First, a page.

Heating oil is still used to heat many U.S. homes, especially in the Northeast. But except for certain regions, fuel oil is considerably more expensive fuel than natural gas, and thus homeowners with oil-burning furnaces or boilers have a good incentive to pay as little as possible and to do what they can to conserve on fuel use.
Considering Furnace Replacement?
Nationally, a fuel-oil furnace or boiler costs about $2500 per year on average to operate, while a natural gas furnace/boiler consumes an average of $800 in annual fuel costs. Therefore, if you are in the market for new furnace or boiler, it would seem to make sense to change to a model that burns natural gas. For this reason, more than 50 percent of homes are now heated with natural gas, vs. about 6 percent that burn heating oil. But in some regions of the U.S., fuel oil costs are quite competitive with natural gas. Further, modern oil-burning furnaces and boilers are now quite efficient, easily meeting EPA standards for emissions. Before picking a new furnace or boiler, do your homework on energy costs in your region.
Here are seven tips for conserving on heating oil costs for your home heating system.
01 of 07
Just because you had the cheapest fuel-oil provider last year, doesn't mean they will be the cheapest this year. Call around to compare oil prices, and if you find a better deal, go after it.
Before you switch companies, give your current provider a chance to match their competitor's price. If they're willing to deal, it'll mean less paperwork for you.
02 of 07
03 of 07
Join a Co-Op
Fork over $25 to $30 for a membership to a fuel co-op to gain access to discounted oil rates, which can shave as much as 20 percent off of your heating costs. How's that for a return on your investment?
04 of 07
Seek Out Discounts
Each year, call your oil company's customer service desk and ask them to run through all the available discounts with you. If you hear anything that you qualify for (and aren't getting), work with them to get it set up.
Some companies offer discounts if you are filling a large tank, or if you are a senior citizen or military veteran.Continue to 5 of 7 below.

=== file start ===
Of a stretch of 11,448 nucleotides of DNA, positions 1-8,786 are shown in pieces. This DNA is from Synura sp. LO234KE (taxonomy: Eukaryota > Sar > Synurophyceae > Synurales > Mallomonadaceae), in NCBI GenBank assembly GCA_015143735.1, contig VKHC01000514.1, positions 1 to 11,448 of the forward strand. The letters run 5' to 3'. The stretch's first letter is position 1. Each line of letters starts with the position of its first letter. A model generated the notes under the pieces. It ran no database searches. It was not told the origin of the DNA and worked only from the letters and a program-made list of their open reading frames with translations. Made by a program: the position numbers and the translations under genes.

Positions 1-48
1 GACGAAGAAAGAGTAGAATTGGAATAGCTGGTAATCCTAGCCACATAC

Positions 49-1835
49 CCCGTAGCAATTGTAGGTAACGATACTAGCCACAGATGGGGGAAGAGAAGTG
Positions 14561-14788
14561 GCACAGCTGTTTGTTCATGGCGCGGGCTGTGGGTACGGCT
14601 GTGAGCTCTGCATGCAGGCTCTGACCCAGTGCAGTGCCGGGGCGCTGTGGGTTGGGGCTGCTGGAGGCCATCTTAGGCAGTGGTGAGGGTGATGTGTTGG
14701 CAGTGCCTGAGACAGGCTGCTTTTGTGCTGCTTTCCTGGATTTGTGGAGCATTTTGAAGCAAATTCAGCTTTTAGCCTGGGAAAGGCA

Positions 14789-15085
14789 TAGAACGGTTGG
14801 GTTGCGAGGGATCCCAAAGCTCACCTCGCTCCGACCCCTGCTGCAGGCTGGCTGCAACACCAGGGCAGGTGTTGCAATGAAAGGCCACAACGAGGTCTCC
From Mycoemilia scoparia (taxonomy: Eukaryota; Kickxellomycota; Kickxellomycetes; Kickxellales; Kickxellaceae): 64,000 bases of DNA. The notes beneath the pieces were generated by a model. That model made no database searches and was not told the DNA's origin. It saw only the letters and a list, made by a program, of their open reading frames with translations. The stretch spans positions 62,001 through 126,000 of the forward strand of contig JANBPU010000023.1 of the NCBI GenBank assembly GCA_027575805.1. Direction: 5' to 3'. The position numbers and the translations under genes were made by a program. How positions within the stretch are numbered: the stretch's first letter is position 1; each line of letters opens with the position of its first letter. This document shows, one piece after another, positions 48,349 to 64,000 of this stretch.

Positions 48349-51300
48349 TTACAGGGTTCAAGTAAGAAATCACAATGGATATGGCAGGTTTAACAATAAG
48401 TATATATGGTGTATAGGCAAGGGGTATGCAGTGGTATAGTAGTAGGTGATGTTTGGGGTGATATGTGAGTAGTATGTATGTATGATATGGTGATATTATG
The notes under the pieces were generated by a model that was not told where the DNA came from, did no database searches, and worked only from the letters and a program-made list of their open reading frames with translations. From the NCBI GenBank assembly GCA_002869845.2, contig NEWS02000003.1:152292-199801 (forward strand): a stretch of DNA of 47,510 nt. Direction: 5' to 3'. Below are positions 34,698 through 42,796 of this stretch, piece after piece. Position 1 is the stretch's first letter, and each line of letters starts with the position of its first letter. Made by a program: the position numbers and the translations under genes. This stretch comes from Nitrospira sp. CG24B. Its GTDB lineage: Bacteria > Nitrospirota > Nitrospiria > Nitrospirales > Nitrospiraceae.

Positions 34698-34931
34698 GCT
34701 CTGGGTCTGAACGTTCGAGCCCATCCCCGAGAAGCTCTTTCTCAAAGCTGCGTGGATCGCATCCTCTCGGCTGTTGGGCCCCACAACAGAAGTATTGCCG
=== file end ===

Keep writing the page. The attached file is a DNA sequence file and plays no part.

05 of 07
Compare Pricing Options
Heating oil prices are constantly on the move. Choose a pricing plan that makes the most of those movements, and you could save big. Three common pricing options include:
Market price: You pay whatever the going rate is on the day of delivery. There's no contract, and you have to schedule deliveries when you need them. This is a good option if you only want to fill up when prices are low.
Fixed price: You lock in a price for the year. It doesn't go up or down—even if the current rate moves up or down. This is a good option if you think increases are likely, or you want to limit budget surprises.
Capped price: You're protected from large increases (rates can't go past a certain level), and your prices can still go down if the current price drops. This is a good option if you think a price drop is likely.
06 of 07
Avoid Extra Fees
Don't let a bunch of hidden fees gobble up all your discounts. Each time you call to schedule a delivery, ask for a breakdown of your bill. If anything sounds excessive or unnecessary, question it. Common fees include delivery charges, fuel surcharges, and premiums charged for deliveries made after hours, on weekends, or during bad weather. You may be able to avoid some of these fees simply by careful scheduling of your deliveries.
07 of 07
Use Less Heating Oil
Using cheap oil is good, using less oil is better. Once you've done everything you can to reduce your oil costs, work to cut back on how much you're using. Here are some places to start:
- Have your furnace tuned up once a year to keep it working efficiently.
- Conduct a home energy audit to identify spots that need more insulation, caulk, or weatherstripping.
- Use a programmable thermostat or smart thermostat to automatically turn down the heat when you're not at home.
- Dress in layers and drink warm beverages, so you can turn the temperature down a few degrees without being uncomfortable.
If you still have trouble affording your oil costs even after implementing these cost-cutting measures, ask local public agencies about any assistance programs that might be available. There may be subsidy programs or budgeting help that can reduce your heating oil costs.